For some time now, the idea of traveling to another planet has become a Science Fiction theme. The various and famous missions to the Moon were the first step towards an ambitious dream destination that finally drew attention to our planetary neighbor, Mars. Although no human has set foot on the red planet yet (so far), NASA has studied Mars closely over the years, sending a Rover to study it (1996) and the recently discovered news that rivers are currently flowing under its surface.; sign of another step towards the colonization of a planet on which humanity can live.
Although many years may pass before this idea, many media (books, television and cinema) have already proposed possible variants of such space adventures. One of these stories caught the attention of 20th Century Fox and filmmaker Ridley Scott, who adapted the Science Fiction work of author Andy Weir for the film The Martian. Does this film adaptation achieve cosmic perfection or is it a failed cinematic mission to Mars?
During an exploration mission to Mars, botanist Mark Watney (Matt Damon) maintains friendly relations with Alex Vogel (Axel Henny), Beth Johanssen (Kate Mara), Chris Beck (Sebastian Stan), Rick Martinez (Michael Pena) and Commander Melissa Lewis (Jessica Chastain). During a strong storm, Mark falls under the flying debris and the members of his crew think he is dead as they hastily leave Mars and begin their journey back to earth. Unbeknownst to them, Mark is in poor health but alive and soon realizes that he has been left behind, which requires his quick scientific thinking and his instinct for self-preservation to survive his long stay on Mars before he can assemble a rescue team. Back on earth, the Head of NASA, Teddy Sanders (Jeff Daniels), is baffled to learn that Mark is still alive and asks smart people like Vincent Kapoor (civet Ejiofor) and Mitch Henderson (Sean Bean) to come up with a Plan to bring the lonely astronaut home. With little time to come up with a precise Plan, NASA intends to achieve the impossible as Mark continues to make Mars his new home, sharing his daily trials and tribulations with a camera to capture his life on the barren red planet.
GOOD / BAD
I remember watching the trailer for this movie and being totally delighted. From what I saw, I realized that this would be a story about survival in space (remotely similar to last year’s gravity). I decided to pick up a copy of Andy Weir’s novel, the Martian, and read the book in about a week. As for me, I found the book very interesting and average in reading for ordinary readers. So I went to the cinema with the premise of a story already ingrained in my mind. After the Film was finished, I felt a joyful excitement, the feeling that the Martian is an exciting and well-executed film that is worth watching and based on an emotional survival story.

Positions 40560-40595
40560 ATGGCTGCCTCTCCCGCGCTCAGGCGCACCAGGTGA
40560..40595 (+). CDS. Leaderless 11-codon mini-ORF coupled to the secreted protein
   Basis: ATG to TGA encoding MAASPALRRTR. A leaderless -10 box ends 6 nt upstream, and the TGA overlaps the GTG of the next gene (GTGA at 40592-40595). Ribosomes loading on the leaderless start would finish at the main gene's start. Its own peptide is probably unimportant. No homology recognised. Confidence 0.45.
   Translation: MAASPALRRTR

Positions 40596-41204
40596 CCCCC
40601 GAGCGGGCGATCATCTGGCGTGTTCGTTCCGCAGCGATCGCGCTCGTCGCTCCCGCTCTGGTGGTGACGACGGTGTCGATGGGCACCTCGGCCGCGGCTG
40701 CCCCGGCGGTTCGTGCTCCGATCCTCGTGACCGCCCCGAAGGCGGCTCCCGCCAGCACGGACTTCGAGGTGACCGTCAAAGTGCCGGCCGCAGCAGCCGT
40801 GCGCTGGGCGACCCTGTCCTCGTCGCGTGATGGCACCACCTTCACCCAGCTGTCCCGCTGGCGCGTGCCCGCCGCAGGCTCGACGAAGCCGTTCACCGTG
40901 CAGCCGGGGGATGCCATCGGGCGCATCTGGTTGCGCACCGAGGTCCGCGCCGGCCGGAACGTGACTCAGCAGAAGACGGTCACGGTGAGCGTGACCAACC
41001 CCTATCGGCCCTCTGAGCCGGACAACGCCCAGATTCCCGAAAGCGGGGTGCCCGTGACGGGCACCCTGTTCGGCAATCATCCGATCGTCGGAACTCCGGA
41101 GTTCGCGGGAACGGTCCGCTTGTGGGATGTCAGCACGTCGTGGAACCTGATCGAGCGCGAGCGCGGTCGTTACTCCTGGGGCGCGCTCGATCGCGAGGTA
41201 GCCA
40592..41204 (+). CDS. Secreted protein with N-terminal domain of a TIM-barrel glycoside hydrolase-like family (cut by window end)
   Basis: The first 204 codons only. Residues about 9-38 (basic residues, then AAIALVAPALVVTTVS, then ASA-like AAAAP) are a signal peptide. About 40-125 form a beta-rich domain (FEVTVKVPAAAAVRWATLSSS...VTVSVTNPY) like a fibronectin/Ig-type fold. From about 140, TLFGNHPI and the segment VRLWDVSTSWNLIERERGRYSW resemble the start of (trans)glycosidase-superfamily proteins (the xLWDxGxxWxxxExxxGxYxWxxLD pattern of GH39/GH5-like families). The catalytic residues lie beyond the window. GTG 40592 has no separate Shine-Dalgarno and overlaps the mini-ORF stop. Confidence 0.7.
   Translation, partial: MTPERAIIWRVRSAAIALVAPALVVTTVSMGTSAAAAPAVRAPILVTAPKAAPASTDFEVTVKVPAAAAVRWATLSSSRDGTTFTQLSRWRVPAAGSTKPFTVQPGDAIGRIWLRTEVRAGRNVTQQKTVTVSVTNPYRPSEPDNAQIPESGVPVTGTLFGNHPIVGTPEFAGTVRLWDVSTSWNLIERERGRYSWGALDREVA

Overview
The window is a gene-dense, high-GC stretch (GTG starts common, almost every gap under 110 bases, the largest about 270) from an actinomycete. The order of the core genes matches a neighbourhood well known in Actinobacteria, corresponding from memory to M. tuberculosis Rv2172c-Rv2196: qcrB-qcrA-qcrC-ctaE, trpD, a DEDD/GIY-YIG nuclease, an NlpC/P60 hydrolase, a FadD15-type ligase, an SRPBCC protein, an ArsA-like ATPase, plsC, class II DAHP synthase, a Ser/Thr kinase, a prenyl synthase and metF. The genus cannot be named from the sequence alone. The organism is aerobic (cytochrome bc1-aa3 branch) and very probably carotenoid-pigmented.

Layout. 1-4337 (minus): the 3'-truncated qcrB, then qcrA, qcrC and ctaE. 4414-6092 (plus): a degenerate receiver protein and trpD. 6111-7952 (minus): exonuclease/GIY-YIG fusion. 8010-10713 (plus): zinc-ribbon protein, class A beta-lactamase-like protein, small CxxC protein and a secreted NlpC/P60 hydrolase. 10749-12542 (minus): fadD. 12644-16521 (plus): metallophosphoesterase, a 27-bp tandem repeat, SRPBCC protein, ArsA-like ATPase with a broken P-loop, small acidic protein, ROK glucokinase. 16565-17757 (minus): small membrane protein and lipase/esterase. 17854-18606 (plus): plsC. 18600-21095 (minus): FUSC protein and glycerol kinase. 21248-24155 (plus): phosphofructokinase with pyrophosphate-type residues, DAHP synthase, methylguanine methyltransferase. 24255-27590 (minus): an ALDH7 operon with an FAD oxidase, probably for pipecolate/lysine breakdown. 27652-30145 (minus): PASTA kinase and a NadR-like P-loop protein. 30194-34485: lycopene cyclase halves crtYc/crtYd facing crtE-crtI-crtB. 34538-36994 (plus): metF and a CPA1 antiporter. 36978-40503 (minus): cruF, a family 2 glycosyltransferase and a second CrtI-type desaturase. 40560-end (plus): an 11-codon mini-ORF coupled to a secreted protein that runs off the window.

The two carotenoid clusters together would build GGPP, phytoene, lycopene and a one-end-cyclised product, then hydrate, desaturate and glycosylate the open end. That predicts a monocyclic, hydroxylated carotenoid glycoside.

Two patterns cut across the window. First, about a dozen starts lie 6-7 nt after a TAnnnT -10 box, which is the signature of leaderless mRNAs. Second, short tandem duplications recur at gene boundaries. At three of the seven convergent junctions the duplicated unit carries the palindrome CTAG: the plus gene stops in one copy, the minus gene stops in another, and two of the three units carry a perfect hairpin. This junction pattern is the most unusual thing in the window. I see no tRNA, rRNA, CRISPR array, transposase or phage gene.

“The Martian” is directed by Ridley Scott. Scott, known for films like Alien, Blade Runner and Gladiator, takes Weir’s Novel into his own hands to paint a cinematic picture, but retains many of the basic nuances of the book. An example of this is The opening of the film. Instead of presenting the audience with a very tense prologue to the Film, Scott gets to work by opening the Film just before the next Martian storm that separates Watney from the rest of his team. About five minutes after the start of the film, the plot starts moving, eliminating the tedious tasks of explanation and history (just as Weir’s Novel was created). And as in the Novel, the Film tells the story of a man stuck on Mars, while Scott (with screenwriter Drew Goddard) respects the history of the dam, leaving enough time to explore by trial and error the loneliness and overcoming of Watney, as well as the various attempts by NASA to organize a rescue mission. Some changes have been made in some places (including a large untraceable scene near the end of the story), but personally, I think that these changes do not really prevent the Film from being very entertaining.
While Damon plays the main role in The Martian, Scott attracts all the Stars to the cast of the second shot of the film. Actors Kjetevel Ejiofor and Jeff Daniels give their weight, playing the role of the focal point on Earth with their characters Vincent Kapoor, head of the Ares-3 mission program, and Teddy Sanders, head of the NASA Administration, who constantly discuss the underlying problems related to attempts to bring Mark Watney home. The members of the Ares-3 crew, consisting of Jessica Chastain, Sebastian Stan, Michael Pena, Kate Mara and Askel Henney, are also touched by the expression of their opinion that they have left their fellow astronauts behind. The small supporting roles of several actors, including Benedict Wong, Kristen Wiig, Sean Bean and Donald Glover, are also well played. Despite their limited screen time, Scott and Goddard (and even the source material for Weir’s Novel) masterfully use their ability to enhance these characters to strengthen the Film rather than hamper it with a variety of standard characters and fillers.
Similar to last year’s Gravity movie, the Martian is a fantastic picture wrapped in Science Fiction nuances, but with a very emotional part of survival and determination in the wilds of outer space. Director Ridley Scott, despite some skepticism about some of his recent films, has proven that he has created a stellar Film that captures the pomposity of the blockbuster and the powerful human drama of the stellar cast and Weir’s written source. For me, it was a great cinematic experience. There are a few things to complain about in the Movie, but it was an excellent sci-fi rescue thriller that was beautifully crafted and probably the best movie (at the moment) of fall 2015. Mars may be 148 million kilometers from earth, but Scott’s film The Martian takes viewers to the red planet, showing its beauty, peril and fictional story of humanity and Triumph.